I’ve Been Remiss: 100 Years Later

While 2022 has not ended yet, I probably should have addressed this sooner: a century has past since the publication of Ulysses, by James Joyce, and The Waste Land, by T.S. Eliot. Celebrations and retrospectives of both, along with a wide range of other masterpieces from 1922, have proliferated this year, especially in the West. But I’d feel, well, at least a tinge of regret if I didn’t toss in my own two cents, and a link or two on the subject.

James Joyce in Paris, with friend and patron Sylvia Beach. Bettmann/Getty Images

Critical assessments, of course, evolve, and cultural eras seem to lose their appearance of unity as time goes on.…

Happy Bloomsday 2021!

It’s that wonderful time of year again, when we celebrate James Joyce’s masterpiece, Ulysses, and Leopold Bloom’s long day’s journey home to Molly Bloom.

An excellent source for the above, from the James Joyce Center:


Kate Bush based the title tract of The Sensual World (1989) on Molly Bloom’s “Yes” soliloquy. The video adds dance to this. Kate as Molly, as herself, as every woman, as every human “touched” by the luminous, the unrepressed, the truly free.

“The Sensual World”

 At its best, Art focuses, expands, energizes the mind, as it highlights the complexities driving us to explore the inside-out.…

Bloomsday 2013

It’s that time of year again. Ulysses awakens from its slumber to be read out loud by millions of people around the world. Sometimes, they even get through the entire novel.

Something by Joyce apropos of something:

James Joyce, by Jacques-Emile Blanche. 1935

Beauty, the splendour of truth, is a gracious presence when the imagination contemplates intensely the truth of its own being or the visible world, and the spirit which proceeds out of truth and beauty is the holy spirit of joy. These are realities and these alone give and sustain life.

— James Joyce

I think of Molly saying Yes, and Nietzsche saying Yes, and know they aren’t exactly talking about the same things.…

Happy Bloomsday 2012

County Clare, Ireland, 2003. Photo by Douglas Pinson

It’s that day again. And there have been so many since 1904. Well, that makes it, what? One hundred and eight years now? Molly and Leopold Bloom. Molly, Bloom and Stephen. Molly and Blazes Boylan. James and Nora. Sam and Diane.

Ulysses, the greatest novel in the English language, and perhaps the greatest novel of obsession ever written. The obsession was with the novel itself, with its possibilities, with the haunting, nagging, agonizing sense that Joyce could be at all places at one time, cubist, in his head and on the page.…

Pre-Bloomsday News and Notes

Great website for festivities this week. From the James Joyce Center (here) in Dublin.
Shows a listing for events all over the world. If you’re lucky enough to be in Ireland this week for the celebration, and would like your photography displayed on the web, please drop us a line, or two, or three.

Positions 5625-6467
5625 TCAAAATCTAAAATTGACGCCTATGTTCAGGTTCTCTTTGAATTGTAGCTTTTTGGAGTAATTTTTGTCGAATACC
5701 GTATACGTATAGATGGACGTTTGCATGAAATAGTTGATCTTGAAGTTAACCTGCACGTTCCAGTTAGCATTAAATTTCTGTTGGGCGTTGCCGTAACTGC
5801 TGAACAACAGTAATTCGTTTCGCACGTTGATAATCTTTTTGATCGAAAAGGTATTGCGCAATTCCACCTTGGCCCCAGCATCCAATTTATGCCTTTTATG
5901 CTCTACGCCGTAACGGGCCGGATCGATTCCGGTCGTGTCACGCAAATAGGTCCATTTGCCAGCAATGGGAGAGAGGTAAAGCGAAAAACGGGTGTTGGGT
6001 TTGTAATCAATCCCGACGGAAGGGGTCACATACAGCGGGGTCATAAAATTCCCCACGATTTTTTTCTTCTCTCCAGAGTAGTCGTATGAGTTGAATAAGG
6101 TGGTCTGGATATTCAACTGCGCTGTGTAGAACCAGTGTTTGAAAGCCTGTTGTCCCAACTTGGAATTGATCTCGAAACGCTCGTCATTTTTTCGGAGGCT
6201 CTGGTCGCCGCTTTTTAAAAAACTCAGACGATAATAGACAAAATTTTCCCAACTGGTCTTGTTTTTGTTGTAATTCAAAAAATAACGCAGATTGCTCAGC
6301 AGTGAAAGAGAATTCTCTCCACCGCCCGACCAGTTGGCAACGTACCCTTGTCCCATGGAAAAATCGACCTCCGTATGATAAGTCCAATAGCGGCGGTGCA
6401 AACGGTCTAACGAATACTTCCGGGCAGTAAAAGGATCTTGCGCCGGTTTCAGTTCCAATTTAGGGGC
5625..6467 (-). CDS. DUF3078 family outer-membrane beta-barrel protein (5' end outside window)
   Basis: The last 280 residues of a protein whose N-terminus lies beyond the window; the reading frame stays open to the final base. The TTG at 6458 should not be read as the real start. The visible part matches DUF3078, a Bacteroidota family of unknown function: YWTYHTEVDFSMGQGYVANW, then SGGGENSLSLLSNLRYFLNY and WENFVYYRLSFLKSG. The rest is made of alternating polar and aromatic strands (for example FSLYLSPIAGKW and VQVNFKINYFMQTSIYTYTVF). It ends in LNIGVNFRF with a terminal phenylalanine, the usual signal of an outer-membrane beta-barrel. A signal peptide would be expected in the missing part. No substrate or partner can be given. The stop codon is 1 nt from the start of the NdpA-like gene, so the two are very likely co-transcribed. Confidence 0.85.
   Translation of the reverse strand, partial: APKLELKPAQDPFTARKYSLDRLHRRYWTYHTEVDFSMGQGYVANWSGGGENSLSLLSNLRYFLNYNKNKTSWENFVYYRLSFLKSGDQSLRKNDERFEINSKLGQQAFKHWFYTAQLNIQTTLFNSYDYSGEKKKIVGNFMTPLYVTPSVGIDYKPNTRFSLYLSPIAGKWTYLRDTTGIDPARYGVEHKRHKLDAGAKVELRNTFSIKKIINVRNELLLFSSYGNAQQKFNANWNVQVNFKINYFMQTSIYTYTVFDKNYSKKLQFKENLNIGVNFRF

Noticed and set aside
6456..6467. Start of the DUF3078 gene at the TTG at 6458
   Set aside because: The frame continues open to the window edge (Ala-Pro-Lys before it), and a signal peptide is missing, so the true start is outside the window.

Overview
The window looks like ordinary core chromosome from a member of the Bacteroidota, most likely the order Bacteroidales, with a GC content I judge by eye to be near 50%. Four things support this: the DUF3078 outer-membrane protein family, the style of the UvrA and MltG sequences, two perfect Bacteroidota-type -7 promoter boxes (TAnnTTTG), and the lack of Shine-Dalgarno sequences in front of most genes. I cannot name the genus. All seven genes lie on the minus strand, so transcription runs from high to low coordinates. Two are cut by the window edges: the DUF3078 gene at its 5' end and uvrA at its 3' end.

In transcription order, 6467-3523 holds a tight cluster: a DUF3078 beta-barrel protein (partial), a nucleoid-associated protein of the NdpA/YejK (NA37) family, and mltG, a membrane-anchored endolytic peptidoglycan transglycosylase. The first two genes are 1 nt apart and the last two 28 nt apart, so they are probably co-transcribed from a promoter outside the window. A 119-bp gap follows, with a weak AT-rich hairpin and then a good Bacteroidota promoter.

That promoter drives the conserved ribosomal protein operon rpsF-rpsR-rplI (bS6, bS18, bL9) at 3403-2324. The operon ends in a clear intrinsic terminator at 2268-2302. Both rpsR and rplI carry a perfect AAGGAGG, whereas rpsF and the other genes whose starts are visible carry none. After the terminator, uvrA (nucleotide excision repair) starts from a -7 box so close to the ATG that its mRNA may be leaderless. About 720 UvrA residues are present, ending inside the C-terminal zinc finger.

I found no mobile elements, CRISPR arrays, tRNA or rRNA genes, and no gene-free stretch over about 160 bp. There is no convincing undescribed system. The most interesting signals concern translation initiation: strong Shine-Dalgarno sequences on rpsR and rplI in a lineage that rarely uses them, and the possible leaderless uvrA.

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On a somewhat related note . . .

The Celtic Twilight
Was more than a dark ruse
More than a way
To craft an independence of mind
And spirit

Free from English dominance
And Big Houses
And colonial rule
It was a way to remind the British
That their land had once been

A Celtic Twilight too
And that another imperial power
Had once done what it could to crush
The life out of druid and muse
In the land of Stonehenge

Eternal Rome!…

Happy Bloomsday 2011!!

 It’s that time of the year again. Toast one or two or three for old Jimmy and Nora. Toast one or two or three for the streets of Dublin he saw with uncanny focus from Trieste. And toast one or two or three for Blind Homer, who inspired him and gave the world of fiction its great and everlasting journey.

“As we, or mother Dana, weave and unweave our bodies, Stephen said, from day to day, their molecules shuttled to and fro, so does the artist weave and unweave his image.”

— Ch. 9: Scylla and Charybdis

“I was a Flower of the mountain yes when I put the rose in my hair like the Andalusian girls used or shall I wear a red yes and how he kissed me under the Moorish wall and I thought well as well him as another and then I asked him with my eyes to ask again yes and then he asked me would I yes to say yes my mountain flower and first I put my arms around him yes and drew him down to me so he could feel my breasts all perfume yes and his heart was going like mad and yes I said yes I will Yes.”

Happy Bloomsday! Plus New Poetry

Sunflowers. By Vincent Van Gogh. 1888

Nothing was as it seemed, when Van Gogh painted it. Roiling underneath the subject, flying above it, surrounding it, were his passions, his intensity, his flights into realms most of us could only guess at, if we can match him for moral imagination, or imagination period. With Van Gogh, a rose was not a rose was not a rose.

Ray Succre writes poetry along these same lines, or conjunctions, or coincidences, with a mask or two thrown in for good measure. Surreal, meant to be heard, meant to be spoken, they sing the uncanny.

Spinozablue presents two of his poems below.…

Bloomsday 2009

Another year past, and we’re here again. June 16th. Bloomsday. The day to celebrate James Joyce’s book about a day in the life in 1904 that was kinda important to him.

It points back in time to Homer, back in time to various modes of English, back in time to that day in 1904, and ahead in time for thousands of scholars who have labored to understand it and its myriad sources.

Ulysses was meant to be read aloud, so we can chew on each word. It was meant to be heard, so we can sing with each paragraph. Listen to each sentence, carefully, so we can dance inside our ears.…

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